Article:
Mercury-Dental: P2 OpportunitiesPrint Friendly Page
The pollution prevention goal with regard to mercury in dental offices is to minimize the amount of mercury that enters the environment. Mercury can enter the environment from a dental office by vaporization into office air during mixing of mercury amalgam, and by disposal of mercury amalgam mixing material and old fillings down the drain or in the regular trash.
One way to minimize the amount of mercury that enters the environment is to use non-mercury products in the dental office. Non-mercury restorative fillings and crowns include composite, glass ionomer, gold foil, cast gold alloy and metal-ceramic crowns. Non-mercury blood pressure devices include aneroid and digital models. Non-mercury alternatives to mercury fever thermometers include digital, indium-gallium-tin and dot matrix thermometers. Non-mercury thermostats include electronic models.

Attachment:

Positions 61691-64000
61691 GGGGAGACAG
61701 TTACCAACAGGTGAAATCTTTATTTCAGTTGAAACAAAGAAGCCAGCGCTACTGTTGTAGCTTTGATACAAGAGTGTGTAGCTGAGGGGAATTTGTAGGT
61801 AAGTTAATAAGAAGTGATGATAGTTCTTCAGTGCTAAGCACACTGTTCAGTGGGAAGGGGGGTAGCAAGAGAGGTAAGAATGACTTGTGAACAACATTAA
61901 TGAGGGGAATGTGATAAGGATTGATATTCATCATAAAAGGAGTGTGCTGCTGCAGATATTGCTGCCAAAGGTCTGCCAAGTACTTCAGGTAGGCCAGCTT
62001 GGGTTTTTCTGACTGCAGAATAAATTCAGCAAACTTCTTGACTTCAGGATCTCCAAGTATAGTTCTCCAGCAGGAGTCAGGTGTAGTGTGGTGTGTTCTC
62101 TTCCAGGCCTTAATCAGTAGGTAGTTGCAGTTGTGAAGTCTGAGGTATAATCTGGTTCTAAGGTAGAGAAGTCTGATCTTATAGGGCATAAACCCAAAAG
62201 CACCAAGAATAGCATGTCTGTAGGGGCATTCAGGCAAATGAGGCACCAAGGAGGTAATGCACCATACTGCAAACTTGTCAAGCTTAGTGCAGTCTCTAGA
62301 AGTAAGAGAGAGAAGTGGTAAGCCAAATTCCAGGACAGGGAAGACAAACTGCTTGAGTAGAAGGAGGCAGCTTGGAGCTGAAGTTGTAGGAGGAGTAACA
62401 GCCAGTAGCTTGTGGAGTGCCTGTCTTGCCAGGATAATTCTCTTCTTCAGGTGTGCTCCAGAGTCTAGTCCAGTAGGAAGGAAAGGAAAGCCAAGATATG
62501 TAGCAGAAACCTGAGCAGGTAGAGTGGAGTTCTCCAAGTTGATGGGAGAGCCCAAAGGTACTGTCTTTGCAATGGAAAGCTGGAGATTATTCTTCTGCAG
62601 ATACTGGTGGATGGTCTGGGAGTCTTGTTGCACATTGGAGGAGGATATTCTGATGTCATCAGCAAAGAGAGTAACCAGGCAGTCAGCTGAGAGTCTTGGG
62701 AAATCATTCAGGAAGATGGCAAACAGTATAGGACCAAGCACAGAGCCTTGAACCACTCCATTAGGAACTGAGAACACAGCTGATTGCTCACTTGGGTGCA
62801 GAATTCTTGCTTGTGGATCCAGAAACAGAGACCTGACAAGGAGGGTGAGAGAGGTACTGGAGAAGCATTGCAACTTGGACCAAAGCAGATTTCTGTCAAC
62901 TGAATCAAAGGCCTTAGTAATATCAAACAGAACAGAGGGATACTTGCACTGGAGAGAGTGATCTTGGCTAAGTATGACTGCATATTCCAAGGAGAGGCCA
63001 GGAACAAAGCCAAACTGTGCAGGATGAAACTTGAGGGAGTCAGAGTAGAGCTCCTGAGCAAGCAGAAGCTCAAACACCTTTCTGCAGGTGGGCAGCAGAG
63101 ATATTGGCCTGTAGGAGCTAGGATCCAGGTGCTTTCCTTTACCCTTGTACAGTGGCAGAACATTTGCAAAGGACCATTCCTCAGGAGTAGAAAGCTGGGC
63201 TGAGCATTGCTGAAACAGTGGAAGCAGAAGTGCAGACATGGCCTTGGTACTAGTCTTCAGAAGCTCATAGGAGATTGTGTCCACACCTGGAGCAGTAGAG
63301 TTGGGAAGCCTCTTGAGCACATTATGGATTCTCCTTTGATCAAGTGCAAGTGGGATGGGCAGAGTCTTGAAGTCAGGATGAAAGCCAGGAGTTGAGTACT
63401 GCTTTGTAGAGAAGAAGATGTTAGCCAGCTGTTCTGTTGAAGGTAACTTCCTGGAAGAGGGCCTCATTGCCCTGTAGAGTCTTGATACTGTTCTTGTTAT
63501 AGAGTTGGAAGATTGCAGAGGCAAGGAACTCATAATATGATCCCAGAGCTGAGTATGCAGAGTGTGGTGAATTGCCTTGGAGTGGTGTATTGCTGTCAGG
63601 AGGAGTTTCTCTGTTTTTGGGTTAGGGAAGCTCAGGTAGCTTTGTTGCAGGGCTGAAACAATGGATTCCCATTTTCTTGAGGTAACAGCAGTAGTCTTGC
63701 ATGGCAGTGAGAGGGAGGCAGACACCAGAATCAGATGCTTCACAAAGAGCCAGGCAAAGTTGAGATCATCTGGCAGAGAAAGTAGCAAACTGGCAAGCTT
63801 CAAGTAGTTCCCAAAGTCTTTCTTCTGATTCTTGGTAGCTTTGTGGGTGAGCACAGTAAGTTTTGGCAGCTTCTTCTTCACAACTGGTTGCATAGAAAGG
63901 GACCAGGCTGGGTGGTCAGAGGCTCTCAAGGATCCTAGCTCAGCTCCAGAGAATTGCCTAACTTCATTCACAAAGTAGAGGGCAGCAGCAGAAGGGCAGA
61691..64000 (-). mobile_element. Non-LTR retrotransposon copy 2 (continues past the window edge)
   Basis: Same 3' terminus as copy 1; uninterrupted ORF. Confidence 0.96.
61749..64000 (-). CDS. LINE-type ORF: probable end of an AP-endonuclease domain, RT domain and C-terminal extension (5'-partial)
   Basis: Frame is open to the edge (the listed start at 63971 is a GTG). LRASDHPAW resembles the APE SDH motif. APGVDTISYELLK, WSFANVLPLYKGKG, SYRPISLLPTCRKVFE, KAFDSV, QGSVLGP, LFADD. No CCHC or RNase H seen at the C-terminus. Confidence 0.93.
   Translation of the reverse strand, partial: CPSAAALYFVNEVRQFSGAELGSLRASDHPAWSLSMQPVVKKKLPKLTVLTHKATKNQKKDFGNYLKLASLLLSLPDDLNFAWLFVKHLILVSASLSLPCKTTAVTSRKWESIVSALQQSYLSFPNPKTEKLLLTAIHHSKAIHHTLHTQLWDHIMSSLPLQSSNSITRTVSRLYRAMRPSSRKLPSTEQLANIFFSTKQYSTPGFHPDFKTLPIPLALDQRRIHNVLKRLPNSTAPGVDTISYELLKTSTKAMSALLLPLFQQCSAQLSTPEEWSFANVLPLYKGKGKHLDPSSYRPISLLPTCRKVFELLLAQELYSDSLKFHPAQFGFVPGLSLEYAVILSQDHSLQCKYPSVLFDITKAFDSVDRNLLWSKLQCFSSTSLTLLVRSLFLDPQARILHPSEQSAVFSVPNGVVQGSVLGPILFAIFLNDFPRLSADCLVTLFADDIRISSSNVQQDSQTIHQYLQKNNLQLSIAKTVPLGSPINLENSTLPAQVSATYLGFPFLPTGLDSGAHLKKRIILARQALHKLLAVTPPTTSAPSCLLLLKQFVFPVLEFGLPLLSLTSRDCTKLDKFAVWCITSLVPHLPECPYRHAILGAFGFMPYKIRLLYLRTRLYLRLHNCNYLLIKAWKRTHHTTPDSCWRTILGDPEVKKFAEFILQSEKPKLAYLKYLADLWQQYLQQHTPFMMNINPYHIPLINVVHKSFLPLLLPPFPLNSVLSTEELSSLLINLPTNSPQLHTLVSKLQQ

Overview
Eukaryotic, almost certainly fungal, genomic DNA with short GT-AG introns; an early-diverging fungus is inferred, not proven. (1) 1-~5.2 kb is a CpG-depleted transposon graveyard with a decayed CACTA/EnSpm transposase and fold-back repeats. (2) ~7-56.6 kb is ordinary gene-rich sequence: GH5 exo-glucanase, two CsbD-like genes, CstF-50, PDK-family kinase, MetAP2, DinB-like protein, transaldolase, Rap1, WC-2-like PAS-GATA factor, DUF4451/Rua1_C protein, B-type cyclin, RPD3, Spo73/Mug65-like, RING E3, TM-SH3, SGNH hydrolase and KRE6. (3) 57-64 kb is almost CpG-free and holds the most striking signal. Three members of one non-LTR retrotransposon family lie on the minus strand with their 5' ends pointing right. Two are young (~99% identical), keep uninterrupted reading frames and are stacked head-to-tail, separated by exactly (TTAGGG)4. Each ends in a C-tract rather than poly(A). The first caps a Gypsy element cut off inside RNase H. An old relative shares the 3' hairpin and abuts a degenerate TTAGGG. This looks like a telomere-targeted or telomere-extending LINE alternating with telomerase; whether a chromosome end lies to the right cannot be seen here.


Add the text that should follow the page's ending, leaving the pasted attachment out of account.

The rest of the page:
Dentists can implement a mercury pollution prevention program that should include the following:
Specific pollution prevention opportunities and best management practices for mercury in dental offices include the following:
Sources: Massachusetts Water Resources Authority and Massachusetts Dental Society, "Dentistry and the Environment," January 1988; Water Environment Federation, "Controlling Dental Facility Discharges in Wastewater: How to Develop and Administer a Source Control Program," 1999.